Wednesday, May 23, 2018
Editorials

Stop Legislature's land grab

It would be foolish to deny the public access to hundreds of thousands of acres of waterfront property in a misguided attempt to clarify where state waterways end and private property begins. But that would happen under bills working their way through the Legislature. More civic-minded lawmakers should halt this land grab that could cut off access for hunting, fishing, swimming and other public activities.

HB 1103 and SB 1362 would change the definition of the "ordinary" high mark that acts as the dividing line in Florida between navigable waters held by the state in public trust and upland property that belongs to private owners. Florida assumed title to lands under the navigable waters upon becoming a state in 1845, and the state has a duty to preserve them for navigation, swimming, fishing and other legal public uses.

Under existing law, the water line is the "ordinary or normal reach" of water during the high-water season. The proposed bills would change that definition so the public property would no longer include areas where the water rises along the shoreline due to the rain. The dry season — not the wet — would determine the boundary between public and private property. That could privatize between 100,000 and 500,000 acres of shoreline now being used by hunters, canoeists, campers and others. And it would allow anyone interested in developing the property for use as a marina or other for-profit venture to avoid paying the state for a submerged lands lease.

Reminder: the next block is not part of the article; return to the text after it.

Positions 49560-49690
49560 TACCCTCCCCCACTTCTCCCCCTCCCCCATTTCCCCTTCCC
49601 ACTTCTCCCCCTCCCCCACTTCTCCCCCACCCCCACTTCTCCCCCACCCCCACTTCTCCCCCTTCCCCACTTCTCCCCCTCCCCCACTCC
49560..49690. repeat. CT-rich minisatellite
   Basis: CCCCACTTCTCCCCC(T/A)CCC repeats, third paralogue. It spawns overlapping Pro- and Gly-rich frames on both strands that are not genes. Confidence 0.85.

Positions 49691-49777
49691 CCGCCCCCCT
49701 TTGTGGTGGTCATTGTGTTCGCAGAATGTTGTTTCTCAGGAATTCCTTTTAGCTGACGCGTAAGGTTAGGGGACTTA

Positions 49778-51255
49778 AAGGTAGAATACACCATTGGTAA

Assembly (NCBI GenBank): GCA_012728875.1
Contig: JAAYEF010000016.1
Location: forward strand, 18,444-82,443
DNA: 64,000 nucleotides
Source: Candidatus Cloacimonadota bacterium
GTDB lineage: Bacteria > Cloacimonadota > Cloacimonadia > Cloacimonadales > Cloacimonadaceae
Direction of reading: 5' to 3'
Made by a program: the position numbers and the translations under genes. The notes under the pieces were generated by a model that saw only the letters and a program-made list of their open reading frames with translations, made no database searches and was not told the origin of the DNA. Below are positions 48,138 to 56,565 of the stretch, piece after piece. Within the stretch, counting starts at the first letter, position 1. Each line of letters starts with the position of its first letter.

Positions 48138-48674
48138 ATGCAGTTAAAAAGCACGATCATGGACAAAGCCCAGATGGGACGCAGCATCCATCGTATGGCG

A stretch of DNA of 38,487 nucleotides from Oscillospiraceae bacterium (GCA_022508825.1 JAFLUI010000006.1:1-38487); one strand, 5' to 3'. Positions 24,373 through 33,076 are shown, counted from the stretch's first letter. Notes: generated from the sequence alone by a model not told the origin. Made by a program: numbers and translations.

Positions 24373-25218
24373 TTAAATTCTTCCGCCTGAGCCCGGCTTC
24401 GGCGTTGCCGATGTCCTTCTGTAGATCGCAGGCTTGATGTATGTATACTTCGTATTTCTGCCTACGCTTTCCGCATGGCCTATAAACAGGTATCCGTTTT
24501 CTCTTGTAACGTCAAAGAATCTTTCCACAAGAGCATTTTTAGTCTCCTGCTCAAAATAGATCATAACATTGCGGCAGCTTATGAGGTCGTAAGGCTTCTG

The courts have established that the high water mark can be established by several measures, such as a physical marker that clearly shows the end of a water line and the upland shore. The proponents say the bill would help "clarify" the line between public and private property. There is nothing wrong with steps that increase the accuracy of surveys of the state's rivers, lakes and streams. But this bill does far more — whittling back the public water line to the dry-season boundary. The legislation could turn outdoor enthusiasts into trespassers and undermine efforts to protect natural habitat critical for controlling floods and preserving the state's drinking water supply. Lawmakers should shelve this bill. Generating more consistency in the titling process for private landowners should not be cover for taking away long-established public lands.

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